We all make mistakes, and we make more mistakes when we’re new to something. You’re new to management, and you will certainly make some mistakes. Most of these will be no big deal as long as you learn from your mistakes, apologize to the people hurt by them, and forgive yourself. Don’t keep making the same mistakes over and over. People will rightly assume that this means you don’t care enough to learn how to avoid them. Don’t be too proud to acknowledge the mistakes you’ve made to your team. This will only undermine their respect for you. They’re not stupid: they know you made the mistake. And don’t beat yourself up about the mistake. This helps no one.
Those are my top five tips for new managers. Add your suggestions- and ask any questions- in the comments.
I think that the big thing a lot of managers forget is that they’re not managing projects (well, maybe they are)–really they’re managing people. Mr. Sandwich once had a boss whose philosophy was that personnel issues always came first, because those issues affected the work, and you couldn’t fix anything else until you’d fixed the problems that people were facing.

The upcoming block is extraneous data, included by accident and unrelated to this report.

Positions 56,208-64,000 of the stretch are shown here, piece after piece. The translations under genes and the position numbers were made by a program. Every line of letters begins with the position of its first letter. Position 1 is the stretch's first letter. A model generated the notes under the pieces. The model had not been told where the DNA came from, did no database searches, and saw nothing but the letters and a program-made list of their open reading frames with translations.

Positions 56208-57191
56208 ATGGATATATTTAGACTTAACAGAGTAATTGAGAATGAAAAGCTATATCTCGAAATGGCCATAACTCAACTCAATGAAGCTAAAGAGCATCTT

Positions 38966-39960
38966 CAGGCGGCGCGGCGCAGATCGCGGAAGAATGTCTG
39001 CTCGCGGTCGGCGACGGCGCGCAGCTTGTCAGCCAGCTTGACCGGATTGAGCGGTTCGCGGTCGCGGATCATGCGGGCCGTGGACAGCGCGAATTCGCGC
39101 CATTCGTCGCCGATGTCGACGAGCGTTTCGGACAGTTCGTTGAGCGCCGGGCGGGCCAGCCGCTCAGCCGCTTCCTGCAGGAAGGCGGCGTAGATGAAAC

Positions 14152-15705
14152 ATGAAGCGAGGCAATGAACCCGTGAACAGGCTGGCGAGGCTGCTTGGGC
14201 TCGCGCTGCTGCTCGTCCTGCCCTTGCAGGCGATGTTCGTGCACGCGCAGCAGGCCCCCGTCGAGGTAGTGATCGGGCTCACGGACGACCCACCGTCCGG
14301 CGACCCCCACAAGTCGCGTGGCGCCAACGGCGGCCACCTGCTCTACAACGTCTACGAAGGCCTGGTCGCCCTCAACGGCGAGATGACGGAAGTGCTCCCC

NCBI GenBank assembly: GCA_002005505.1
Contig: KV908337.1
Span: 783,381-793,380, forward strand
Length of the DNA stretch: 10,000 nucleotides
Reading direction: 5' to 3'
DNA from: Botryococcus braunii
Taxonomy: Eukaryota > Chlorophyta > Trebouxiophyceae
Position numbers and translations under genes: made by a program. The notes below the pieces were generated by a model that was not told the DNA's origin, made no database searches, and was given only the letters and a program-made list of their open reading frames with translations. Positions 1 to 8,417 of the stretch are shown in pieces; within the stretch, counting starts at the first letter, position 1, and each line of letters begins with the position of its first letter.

My dad has always said that the bigger jump is not managing staff, but managing managers. But I wonder if that’s not because now you’re likely managing people who don’t really have a firm grasp on their primary job duties, whereas hands-on staff are (hopefully) likely to.
I think one of the hardest parts of the transition is that sometimes you need to focus on managing people- i.e., if there is a conflict or a problem. But sometimes if you focus on the people, you’ll end up micromanaging them. I.e., worrying about when they come in, how they organize their day, etc. That second kind of managing people is really destructive to morale, especially if it is combined with the tendency to jump in and solve technical problems that should be left to your team. I see new managers in science and tech fields struggle with this a lot. That’s why I tell people to focus on managing the work: i.e., look at whether the right work is getting done at a reasonable pace. If it isn’t, then delve in and figure out why. Sometimes it will truly be a people problem. Sometimes it will be a project management-type problem. When you’re new to management, it can be really hard to tell which type of problem you have. Actually, it can be hard even when you’ve been managing for years!
With that said- I also think a good manager always pays attention to the people management aspect. I tend to frame that more as mentoring, but really that’s just semantics. You want to help your people grow and make sure they are happy in their work, as much as you can.
I never made the jump to managing other managers. I suspect that is hard because now you have no choice but to rely on your team to let you know what is going on and to make sure you hear about the important things, and since so many managers don’t really know how to do that with their own teams, they probably struggle to do it well when reporting up, too.